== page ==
Biosimilar Medicines Today

Biosimilar medicines were invented in Europe 20 years ago to address the pressing need for better access to biopharmaceuticals in Europe. For example, a recent study demonstrated the inequity in access to biologic medicines for treatment of rheumatoid arthritis because lower income countries in Europe cannot afford such therapies.1 However even within high-income countries such as Germany and the UK, only 10-14% of patients with rheumatoid arthritis received treatment with biologic medicines.2 Considerable benefit awaits those patients who will gain access to treatment with biologic medicines in both low and high income EU countries thanks to the arrival of biosimilar medicines competition.

Through sophisticated new technology, our industry was able to deliver a global first with the first biosimilar medicine approved in 2006. Since that time, our industry has continued to invest substantially in new innovation, bringing the total number of biosimilar medicines available today on the European market to 20.3

1 Putrik et al. Ann Rheum Dis 2014;73:198-206
2 Rheumatoid Arthritis (RA) Market Forecast 2012
3 European Commission – Community Register

Patients & Quality

Our experience to date shows that biosimilar medicines significantly increase patient access to high quality treatments. Not only can more patients become eligible for treatment, they can also be used earlier in the treatment course, therefore enabling patients to live with better life quality standards. This is what happened in 2006 with the introduction of biosimilar filgrastim, which is used for neutropenia to support the immune system of patients under chemotherapy treatment. Between 2006 and 2013, biosimilar filgrastim ensured that 44% more patients obtained access to gold standard medicines in the EU-5 countries.4 Also for other therapeutic areas such as EPO or growth hormone, access increased considerably upon biosimilar competition and some countries were able to address unmet clinical needs.5 The same positive trend is expected with the recent entry of the first biosimilar monoclonal antibody infliximab in light of the high uptake levels in Europe. So what do biosimilar medicines deliver?

Biosimilar medicines improve access to indispensable pillars of modern therapies for millions of patients

With more than 10 years of positive patient and treatment experience and some 20 products successfully launched, biosimilar medicines provide a huge opportunity to deliver significantly improved access to modern therapies for millions of European patients in both chronic and acute care in areas such as cancer, diabetes, rheumatoid arthritis or other immune-related diseases. We know that 70% to 80% of all healthcare costs in the EU – an estimated 700 billion EUR – are currently spent on chronic diseases. Biosimilar medicines answer one of Europe’s major healthcare challenges: how to ensure that all European patients get equitable access to treatment?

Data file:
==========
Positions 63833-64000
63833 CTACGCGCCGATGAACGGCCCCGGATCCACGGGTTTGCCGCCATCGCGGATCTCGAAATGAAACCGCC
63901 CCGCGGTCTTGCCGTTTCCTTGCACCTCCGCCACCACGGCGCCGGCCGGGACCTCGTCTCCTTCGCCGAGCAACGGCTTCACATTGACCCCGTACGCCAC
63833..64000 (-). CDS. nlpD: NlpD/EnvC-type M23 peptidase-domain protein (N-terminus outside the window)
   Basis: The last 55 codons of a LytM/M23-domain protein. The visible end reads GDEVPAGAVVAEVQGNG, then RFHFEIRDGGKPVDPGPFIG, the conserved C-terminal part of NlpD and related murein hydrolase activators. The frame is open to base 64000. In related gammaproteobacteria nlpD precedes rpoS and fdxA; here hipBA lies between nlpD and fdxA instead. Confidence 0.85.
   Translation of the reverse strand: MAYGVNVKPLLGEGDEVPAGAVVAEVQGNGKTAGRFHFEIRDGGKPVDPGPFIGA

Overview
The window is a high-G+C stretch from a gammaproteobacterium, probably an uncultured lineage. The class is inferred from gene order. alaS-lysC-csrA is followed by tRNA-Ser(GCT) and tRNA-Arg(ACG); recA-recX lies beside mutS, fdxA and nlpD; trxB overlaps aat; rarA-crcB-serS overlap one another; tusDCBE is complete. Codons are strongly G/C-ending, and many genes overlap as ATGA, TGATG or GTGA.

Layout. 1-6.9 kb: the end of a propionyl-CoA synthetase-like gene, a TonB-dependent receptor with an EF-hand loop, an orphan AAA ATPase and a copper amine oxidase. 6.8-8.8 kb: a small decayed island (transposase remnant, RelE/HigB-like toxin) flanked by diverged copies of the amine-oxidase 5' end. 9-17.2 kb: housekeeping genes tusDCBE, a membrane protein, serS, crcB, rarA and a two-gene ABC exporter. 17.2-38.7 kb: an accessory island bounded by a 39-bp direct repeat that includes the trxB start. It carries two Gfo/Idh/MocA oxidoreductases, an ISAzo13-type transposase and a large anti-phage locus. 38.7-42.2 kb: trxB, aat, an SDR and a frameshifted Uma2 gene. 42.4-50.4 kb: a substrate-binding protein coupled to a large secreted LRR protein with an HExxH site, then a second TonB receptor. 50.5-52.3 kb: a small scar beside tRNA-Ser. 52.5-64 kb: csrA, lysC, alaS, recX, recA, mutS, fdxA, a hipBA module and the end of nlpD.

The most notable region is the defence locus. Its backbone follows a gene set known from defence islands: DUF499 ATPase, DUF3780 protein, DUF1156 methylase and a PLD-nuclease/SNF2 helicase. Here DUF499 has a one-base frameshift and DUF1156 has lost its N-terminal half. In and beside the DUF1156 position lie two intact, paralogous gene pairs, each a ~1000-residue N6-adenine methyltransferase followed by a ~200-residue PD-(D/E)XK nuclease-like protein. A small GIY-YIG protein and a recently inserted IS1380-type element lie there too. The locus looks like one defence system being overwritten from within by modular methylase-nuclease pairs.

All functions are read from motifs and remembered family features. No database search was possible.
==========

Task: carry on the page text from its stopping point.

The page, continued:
The European biosimilar medicines industry is the global pioneer of this sector and has over 15 years of experience in developing and manufacturing to the highest quality standards. All biosimilar medicines available in Europe are developed, manufactured and approved according to stringent EU laws designed to set the highest global standards of safety, efficacy and quality. Biosimilar medicines are subject to the same rigorous pharmacovigilance requirements as all other biologic medicines in the EU. The Biosimilar Medicines Group of Medicines for Europe also engages in multilateral dialogues to promote the same high standards for the global development of biosimilar medicines in venues such as the WHO, or the EU-US TTIP regulatory cooperation negotiations.

4 EU-5 countries: France, Germany, Italy, Spain and UK
5 IMS Health (2015). The impact of biosimilar competition


Biosimilar medicines bring better value for healthcare spending

Biosimilar medicines not only deliver more access to medicines, they also improve health outcomes through appropriate earlier use of biologic medicines, while enhancing competition in the biopharmaceutical market. Biosimilar medicines also provide better value for money for healthcare budgets. The impact of biosimilar medicines on healthcare budget savings is real.


The biosimilar medicines industry delivers sustainability for healthcare systems

Thanks to the considerable improvements in patient access to medicines and healthcare, the number of those aged 60+ is increasing twice as fast as before 2007. This growing ageing population, combined with rising treatment costs linked to the growth of chronic diseases and the introduction of complex therapies, is placing stress on the sustainability of healthcare systems. In this context, there is a need for viable innovation to offer better access to therapy and better health outcomes, and this is precisely what the European biosimilar medicines industry is delivering.


The biosimilar medicines industry is a key partner for stakeholders

The Biosimilar Medicines Group engages actively with the European healthcare community, policy-makers, medical and professional societies, as well as with patient associations, to provide the necessary information, understanding and education on complex scientific concepts around biologic and biosimilar medicines. Our group also has extensive experience in engaging with national healthcare communities to build education and understanding about biosimilar medicines.

Through Medicines for Europe and its sector group the Biosimilar Medicines Group, pharmaceutical companies engage in partnership and multi-stakeholder approaches, aimed at fostering mutual understanding and consensus policy making, taking account of all partners’ concerns and constraints, but also expertise and assets.

Medicines for Europe. Better Access. Better Health.